Split Laos dam swamps villages 

Hundreds of people are missing after a dam collapsed in southern Laos, destroying thousands of homes.

Five billion cubic metres of water, enough to fill about 2 million Olympic swimming pools, was released from the Xepian-Xe Nam Noy hydropower dam, which was under construction in southeastern Attapeu province.

The US$1-billion project was to build two dams with five supplier dams used to hold water beyond what is held by the major dams.

Pictures showed villagers stranded on the roofs of their submerged houses.

Boats have been used to try to evacuate victims in San Sai district with more than 6,600 left homeless, the state-run KPL agency reported.

The company building the dam, SK Engineering and Construction, said monsoon rains caused the structure to collapse, adding that it was working to rescue the villagers.

SK said it ordered the evacuation of 12 villages as soon as it became clear that the dam could collapse.

“We are running an emergency team and planning to help evacuate and rescue residents,” a company spokesman told the media.

Attapeu, the country’s southernmost province bordering Cambodia and Vietnam, is known for agriculture, dense forests and wood-based industries, with hydropower being one of its major exports.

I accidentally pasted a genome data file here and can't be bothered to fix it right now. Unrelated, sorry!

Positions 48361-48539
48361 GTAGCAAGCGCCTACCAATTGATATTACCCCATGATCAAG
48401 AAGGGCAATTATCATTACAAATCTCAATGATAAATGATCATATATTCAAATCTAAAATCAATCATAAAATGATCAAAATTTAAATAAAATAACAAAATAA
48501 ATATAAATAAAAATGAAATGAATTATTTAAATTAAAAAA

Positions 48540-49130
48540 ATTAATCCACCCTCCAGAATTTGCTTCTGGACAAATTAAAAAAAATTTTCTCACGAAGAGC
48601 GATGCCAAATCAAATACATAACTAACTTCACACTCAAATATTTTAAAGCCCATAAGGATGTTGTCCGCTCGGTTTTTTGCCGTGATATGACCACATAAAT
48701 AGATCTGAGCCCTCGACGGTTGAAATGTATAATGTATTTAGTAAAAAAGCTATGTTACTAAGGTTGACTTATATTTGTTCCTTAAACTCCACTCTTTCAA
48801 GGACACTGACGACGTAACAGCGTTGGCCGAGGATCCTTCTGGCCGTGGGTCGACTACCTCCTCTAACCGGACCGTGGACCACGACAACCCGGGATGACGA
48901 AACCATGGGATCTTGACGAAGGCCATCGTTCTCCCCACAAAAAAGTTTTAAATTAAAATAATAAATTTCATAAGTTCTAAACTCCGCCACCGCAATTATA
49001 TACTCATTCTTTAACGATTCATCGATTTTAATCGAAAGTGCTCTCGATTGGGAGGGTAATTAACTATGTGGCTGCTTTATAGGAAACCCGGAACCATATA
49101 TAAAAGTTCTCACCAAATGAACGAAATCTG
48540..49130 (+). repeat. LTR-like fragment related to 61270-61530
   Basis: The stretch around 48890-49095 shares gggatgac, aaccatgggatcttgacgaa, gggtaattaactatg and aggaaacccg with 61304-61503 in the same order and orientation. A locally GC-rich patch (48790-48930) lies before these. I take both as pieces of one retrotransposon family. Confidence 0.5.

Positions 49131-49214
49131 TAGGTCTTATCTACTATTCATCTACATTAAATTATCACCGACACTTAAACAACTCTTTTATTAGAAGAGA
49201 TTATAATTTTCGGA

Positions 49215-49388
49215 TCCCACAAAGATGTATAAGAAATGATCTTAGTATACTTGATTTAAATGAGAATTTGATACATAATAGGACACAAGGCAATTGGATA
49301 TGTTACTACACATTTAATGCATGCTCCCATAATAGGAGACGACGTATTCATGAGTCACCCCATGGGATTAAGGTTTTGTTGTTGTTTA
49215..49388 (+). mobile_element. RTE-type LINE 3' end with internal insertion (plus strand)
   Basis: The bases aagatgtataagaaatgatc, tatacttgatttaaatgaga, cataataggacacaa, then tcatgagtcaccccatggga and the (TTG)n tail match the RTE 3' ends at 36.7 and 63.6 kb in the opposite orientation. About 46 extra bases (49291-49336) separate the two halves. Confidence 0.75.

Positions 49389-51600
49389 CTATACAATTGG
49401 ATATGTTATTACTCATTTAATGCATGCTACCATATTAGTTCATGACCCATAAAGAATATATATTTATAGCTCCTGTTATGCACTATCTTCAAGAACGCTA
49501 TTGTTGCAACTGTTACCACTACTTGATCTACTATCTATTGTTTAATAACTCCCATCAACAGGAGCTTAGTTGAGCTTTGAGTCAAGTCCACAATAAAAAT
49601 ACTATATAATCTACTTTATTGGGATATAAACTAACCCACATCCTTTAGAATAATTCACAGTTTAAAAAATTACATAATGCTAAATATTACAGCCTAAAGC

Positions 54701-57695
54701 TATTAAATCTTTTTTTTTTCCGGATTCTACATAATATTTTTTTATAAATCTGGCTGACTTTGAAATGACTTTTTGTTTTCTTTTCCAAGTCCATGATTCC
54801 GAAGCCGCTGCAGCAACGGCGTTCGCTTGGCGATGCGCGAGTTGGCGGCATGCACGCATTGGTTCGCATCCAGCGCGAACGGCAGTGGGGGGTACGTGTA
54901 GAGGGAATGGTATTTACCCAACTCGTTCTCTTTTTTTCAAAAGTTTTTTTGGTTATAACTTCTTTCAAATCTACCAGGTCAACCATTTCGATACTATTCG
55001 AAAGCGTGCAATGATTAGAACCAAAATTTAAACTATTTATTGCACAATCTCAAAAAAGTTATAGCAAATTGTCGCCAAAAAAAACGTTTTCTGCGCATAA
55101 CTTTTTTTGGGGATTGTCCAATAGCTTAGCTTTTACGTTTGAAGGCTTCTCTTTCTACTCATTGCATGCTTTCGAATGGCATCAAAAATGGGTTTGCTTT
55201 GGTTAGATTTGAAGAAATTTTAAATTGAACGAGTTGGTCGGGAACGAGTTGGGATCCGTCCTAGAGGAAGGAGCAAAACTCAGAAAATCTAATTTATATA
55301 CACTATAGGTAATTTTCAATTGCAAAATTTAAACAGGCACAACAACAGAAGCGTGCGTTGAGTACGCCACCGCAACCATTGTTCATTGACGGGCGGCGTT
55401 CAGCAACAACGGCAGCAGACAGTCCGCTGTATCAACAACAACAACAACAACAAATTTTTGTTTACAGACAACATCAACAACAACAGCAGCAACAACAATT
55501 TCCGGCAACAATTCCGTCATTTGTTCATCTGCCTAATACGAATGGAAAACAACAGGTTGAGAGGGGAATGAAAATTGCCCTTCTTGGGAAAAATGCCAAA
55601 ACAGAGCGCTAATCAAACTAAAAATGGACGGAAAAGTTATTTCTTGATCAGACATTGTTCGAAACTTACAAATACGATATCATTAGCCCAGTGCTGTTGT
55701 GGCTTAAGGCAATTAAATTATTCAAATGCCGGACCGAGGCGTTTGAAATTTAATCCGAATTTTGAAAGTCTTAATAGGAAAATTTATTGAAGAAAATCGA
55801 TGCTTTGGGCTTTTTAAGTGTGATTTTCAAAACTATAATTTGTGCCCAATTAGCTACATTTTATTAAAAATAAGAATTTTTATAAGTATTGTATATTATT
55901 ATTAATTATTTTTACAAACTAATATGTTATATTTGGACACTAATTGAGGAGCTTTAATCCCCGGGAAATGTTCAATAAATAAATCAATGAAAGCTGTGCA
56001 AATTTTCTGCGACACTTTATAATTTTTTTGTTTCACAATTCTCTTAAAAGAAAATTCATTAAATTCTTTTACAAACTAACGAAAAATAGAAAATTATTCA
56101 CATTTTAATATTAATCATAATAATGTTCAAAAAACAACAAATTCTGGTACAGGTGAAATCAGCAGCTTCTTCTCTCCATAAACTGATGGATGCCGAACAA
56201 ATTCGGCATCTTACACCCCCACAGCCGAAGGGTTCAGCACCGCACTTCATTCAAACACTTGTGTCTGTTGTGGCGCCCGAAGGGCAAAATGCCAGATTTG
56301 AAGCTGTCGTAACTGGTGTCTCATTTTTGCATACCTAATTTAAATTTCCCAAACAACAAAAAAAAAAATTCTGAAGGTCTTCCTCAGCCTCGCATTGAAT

The dam is a part of the impoverished, landlocked country’s attempt to become the “battery of Asia” by selling power to its neighbours from a series of environmentally ruinous dams. The authorities are planning 11 major hydropower dams along the Mekong River, and 120 tributary dams over the next 20 years.

The Xe-Pian Xe-Namnoy hydropower project involves Laotian, Thai and South Korean firms.

South Korea’s foreign ministry announced that 50 SK staff and three from Korea Western Power who were stationed at the site had been evacuated.

The 410-megawatt project was designed to generate electricity by diverting the Houay Makchanh, Xe-Namnoy and Xe-Pian rivers on the Bolaven plateau in the province of Champasak before channelling it into the Xe-Pian, which is a Mekong tributary. 

Laos already exports two-thirds of its hydropower, with electricity constituting around 30 per cent of all Laotian exports. 

The plan is to sell 90 per cent of the energy produced to Thailand. 

Prime Minister Thongloun Sisoulith has suspended government meetings and led the cabinet to monitor rescue efforts, the state agency said.

One of the worst Laotian natural disasters occurred in 2013 when five major storms hit over three months, with an estimated 347,000 people affected by severe flooding, according to ReliefWeb. 


Laos was already one of Asia’s poorest countries. Picture credit: YouTube